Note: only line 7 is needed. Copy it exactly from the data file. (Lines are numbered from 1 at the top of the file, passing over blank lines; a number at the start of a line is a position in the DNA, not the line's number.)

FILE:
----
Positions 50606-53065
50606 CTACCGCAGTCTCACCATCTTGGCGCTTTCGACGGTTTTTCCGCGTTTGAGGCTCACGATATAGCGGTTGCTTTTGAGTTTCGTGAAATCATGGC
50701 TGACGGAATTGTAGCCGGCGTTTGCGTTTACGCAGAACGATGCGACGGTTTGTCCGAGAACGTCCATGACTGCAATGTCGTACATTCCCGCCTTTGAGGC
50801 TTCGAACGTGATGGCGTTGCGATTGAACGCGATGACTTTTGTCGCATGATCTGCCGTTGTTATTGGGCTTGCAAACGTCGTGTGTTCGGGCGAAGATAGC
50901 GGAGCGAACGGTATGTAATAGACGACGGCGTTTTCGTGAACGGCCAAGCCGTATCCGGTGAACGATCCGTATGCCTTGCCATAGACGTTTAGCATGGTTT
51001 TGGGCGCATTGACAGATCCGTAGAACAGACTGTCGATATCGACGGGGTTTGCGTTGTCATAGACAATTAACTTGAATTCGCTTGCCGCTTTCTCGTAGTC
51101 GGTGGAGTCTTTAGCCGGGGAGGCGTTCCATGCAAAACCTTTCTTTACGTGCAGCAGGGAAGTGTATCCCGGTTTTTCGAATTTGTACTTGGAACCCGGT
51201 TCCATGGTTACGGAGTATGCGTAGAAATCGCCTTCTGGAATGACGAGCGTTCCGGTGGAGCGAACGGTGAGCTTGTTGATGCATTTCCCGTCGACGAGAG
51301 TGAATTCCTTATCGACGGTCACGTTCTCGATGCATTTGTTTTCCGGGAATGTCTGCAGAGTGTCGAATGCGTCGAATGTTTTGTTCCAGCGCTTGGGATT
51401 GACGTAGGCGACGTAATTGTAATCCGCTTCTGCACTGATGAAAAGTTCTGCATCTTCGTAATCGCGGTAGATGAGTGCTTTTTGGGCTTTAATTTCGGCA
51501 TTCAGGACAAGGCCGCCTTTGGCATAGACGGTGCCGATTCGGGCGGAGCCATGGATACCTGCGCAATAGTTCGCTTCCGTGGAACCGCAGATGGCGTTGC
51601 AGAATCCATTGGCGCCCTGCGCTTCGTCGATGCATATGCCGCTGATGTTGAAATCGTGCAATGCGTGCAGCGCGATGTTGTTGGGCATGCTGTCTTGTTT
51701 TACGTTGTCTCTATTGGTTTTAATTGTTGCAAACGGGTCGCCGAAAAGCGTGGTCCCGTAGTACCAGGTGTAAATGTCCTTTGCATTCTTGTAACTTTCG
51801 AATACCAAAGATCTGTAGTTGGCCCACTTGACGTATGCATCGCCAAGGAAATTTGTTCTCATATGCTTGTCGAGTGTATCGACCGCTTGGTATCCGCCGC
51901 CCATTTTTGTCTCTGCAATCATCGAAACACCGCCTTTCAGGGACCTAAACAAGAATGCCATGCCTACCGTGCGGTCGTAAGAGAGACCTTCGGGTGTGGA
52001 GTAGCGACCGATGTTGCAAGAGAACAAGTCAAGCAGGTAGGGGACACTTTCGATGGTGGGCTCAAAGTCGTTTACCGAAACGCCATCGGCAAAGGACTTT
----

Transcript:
51101 GGTGGAGTCTTTAGCCGGGGAGGCGTTCCATGCAAAACCTTTCTTTACGTGCAGCAGGGAAGTGTATCCCGGTTTTTCGAATTTGTACTTGGAACCCGGT